The driver finally pulled off the road and I saw through the darkness that we were on a very remote stretch of road with no houses in sight. What followed was the longest, most terrifying night of my life.
When the first rape was over, I begged them to release me, but they weren’t done. One of the men pulled out a gun and held it to my head. I lay there, petrified, as he pulled the trigger.
Even now, I don’t know why the gun didn’t fire, but he had my attention and all I could do was carry my emotions, my thoughts, and my will to a place far away from that secluded van as those three men spent the rest of the night having their way with my body over and over… and over again.
They dumped me off at the air force base sometime in the early morning hours.
My body trembling and pained from the hours of abuse I had just endured – yet it didn’t hold a candle to the weight of pain I now carried within.
A part of me died that night.
I was so broken… yet, the years of abandonment had made their mark and I’d learned to hide my pain. As I walked up the steps to the home I shared with my father and Daniel, I gathered my emotions and filed them away.
Dad met me at the door. He was ticked off.
“Where have you been, Lisa?”
I shrugged and pushed past him.
“I’m talking to you, young lady! Don’t think you can just come and go as you please around here! You’re only fourteen, for crying out loud!”
His words broke the dam I had tried so desperately to build just moments before, and I stopped.
My shoulders drooped and I fell back against the kitchen counter. Tears filled my eyes and I could do nothing to hold them back.
In an instant, Dad’s expression changed. “Lisa. What’s wrong, Lisa?” He reached out to put his hand on my shoulder but I pulled away, panicked.
“No! Don’t touch me!” My words came out in terrified whispers, and I could see a cold fear settling in Dad’s eyes.
“Lisa.” His voice was deep, still… and filled with dread. “You have to tell me. Did something happen?”
I took a deep breath, willed the tears to stop flowing, steeled myself, and looked up into the eyes of my father. “Yes. Dad. I was raped last night. That’s why I didn’t come home! There were three men, Daddy. And they wouldn’t let me leave! And they… they did it. They raped me!”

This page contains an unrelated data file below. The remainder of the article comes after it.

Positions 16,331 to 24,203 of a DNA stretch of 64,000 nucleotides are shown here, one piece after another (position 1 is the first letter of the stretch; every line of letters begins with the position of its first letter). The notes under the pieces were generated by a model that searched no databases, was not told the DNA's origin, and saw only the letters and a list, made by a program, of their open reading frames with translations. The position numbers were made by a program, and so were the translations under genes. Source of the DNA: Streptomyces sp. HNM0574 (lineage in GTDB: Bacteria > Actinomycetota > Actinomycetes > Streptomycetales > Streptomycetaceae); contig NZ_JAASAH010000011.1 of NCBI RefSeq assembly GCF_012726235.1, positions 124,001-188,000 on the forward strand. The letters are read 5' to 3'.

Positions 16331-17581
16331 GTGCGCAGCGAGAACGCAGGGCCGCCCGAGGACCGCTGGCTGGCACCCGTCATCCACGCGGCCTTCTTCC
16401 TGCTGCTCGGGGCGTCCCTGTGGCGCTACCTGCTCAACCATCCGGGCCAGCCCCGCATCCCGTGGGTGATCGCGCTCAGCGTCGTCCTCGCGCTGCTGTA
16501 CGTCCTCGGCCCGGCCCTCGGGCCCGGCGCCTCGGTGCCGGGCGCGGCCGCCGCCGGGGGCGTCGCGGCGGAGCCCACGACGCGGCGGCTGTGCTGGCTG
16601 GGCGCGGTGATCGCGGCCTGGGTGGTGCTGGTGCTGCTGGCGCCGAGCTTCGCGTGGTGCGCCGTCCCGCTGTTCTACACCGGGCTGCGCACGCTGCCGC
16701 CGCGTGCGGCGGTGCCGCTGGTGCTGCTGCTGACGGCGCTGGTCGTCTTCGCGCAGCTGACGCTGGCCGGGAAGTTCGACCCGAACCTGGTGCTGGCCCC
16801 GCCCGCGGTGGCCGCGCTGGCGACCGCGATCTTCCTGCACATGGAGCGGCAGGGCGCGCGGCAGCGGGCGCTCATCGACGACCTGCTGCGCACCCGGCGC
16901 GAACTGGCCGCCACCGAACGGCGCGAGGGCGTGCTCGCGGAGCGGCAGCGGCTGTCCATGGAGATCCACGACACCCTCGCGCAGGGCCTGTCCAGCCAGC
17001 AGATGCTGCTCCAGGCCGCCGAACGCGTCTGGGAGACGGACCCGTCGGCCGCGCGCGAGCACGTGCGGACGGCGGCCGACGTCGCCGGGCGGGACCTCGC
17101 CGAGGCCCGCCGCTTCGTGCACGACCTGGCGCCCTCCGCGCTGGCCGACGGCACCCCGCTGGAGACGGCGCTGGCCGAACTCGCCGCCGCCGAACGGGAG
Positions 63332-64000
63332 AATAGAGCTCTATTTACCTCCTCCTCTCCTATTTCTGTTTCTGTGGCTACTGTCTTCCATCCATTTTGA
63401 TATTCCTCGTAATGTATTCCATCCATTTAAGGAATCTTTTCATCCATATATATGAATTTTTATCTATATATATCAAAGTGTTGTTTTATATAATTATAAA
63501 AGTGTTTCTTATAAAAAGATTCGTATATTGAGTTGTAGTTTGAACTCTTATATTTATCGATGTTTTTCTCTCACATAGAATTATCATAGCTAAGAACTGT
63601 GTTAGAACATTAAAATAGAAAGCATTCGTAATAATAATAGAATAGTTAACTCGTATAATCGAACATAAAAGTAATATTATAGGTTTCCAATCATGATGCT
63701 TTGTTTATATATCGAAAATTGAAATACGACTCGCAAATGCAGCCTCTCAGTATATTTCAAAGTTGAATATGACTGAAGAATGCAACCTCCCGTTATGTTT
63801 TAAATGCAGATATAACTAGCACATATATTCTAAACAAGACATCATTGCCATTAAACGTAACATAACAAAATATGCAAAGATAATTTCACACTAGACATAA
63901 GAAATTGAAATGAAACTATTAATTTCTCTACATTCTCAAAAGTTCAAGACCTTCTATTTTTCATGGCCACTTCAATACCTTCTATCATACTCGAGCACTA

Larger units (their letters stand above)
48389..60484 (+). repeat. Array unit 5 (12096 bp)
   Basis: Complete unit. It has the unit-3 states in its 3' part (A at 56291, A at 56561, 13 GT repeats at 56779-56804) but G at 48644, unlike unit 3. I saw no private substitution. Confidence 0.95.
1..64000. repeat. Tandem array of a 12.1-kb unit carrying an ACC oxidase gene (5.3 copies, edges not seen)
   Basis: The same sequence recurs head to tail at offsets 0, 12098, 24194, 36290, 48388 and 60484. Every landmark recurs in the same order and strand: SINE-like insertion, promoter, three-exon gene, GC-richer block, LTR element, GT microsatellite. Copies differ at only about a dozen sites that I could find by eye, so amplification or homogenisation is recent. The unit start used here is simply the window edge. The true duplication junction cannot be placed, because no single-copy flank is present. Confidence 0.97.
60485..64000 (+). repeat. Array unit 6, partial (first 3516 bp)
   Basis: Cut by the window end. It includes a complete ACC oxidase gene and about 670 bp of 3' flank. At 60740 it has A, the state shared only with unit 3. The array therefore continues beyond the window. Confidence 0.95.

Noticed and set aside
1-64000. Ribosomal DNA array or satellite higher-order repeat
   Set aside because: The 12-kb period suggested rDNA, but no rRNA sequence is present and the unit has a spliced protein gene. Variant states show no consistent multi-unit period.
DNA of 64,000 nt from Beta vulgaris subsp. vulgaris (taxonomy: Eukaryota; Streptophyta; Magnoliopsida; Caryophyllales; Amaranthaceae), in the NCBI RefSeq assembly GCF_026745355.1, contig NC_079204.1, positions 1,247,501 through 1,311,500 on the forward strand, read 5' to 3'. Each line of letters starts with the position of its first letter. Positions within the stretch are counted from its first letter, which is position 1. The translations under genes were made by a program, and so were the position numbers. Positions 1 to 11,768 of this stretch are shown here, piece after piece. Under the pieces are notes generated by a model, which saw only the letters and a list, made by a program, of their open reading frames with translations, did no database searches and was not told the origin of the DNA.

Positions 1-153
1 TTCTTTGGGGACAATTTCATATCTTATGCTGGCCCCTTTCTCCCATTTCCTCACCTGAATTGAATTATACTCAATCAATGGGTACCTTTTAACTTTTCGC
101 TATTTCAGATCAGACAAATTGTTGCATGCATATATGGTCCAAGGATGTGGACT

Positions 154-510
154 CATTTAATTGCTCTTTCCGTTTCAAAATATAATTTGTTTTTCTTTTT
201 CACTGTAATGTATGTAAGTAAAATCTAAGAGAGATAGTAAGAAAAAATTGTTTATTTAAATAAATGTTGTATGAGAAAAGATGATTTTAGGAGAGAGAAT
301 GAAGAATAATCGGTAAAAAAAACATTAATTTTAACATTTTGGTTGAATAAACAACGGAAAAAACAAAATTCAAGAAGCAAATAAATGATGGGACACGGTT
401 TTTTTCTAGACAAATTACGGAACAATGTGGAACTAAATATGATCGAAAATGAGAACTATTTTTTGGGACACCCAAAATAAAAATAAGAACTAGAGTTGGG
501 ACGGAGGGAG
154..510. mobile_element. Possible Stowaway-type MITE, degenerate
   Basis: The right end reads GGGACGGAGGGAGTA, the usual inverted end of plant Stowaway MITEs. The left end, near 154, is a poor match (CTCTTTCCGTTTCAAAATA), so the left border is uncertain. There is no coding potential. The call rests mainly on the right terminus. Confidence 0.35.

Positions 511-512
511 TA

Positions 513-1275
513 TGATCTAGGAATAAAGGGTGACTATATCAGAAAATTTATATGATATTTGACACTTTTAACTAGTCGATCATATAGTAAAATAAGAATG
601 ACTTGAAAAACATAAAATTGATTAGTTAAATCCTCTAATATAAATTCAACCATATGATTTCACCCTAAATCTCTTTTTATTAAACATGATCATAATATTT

Dad’s anger burned bright in his eyes, as he went to call the police. For a brief moment, I allowed myself to appreciate the security of my dad’s protection, but that moment would do little to convince me that I was nothing more than a failure in the days to follow.
The police arrived and questioned me for hours.
“What were you doing?”
“Who were you with?”
“Where were you going?”
And with a look that said it all, he asked, “Is that what you were wearing?”
I knew it! It was all my fault! I shouldn’t have been out with my friends. I shouldn’t have worn these clothes.
My fault, my fault, my fault!
The justice system seemed to agree with my thoughts and once the three men were apprehended, they sentenced them to each serve one year in the penitentiary.
365 days for holding a fourteen-year-old girl against her will, placing a gun to her head and gang-raping her hour after hour.
The price of their atonement said much to my self worth. I was convinced I had little value – and the courts agreed.
After that, I cared less and partied more… until I began to notice changes in my body. Something was wrong.
It was different.
I felt different.
The pregnancy test confirmed my suspicions and I trembled as I told my boyfriend that he was about to become a father. Larry disagreed, calling me every name in the book and claiming this child growing in my womb was actually a product of the rapes.
But I had looked at the dates, and I knew he was wrong. This baby was his!
Larry’s anger burned bright and he came at me with a violent force unlike he’d ever done before.
As I secretly nursed my wounds the following day, I knew it was time. Resting my hand on my still flat tummy, I whispered, “it’s ok, baby. I won’t let him hurt you.”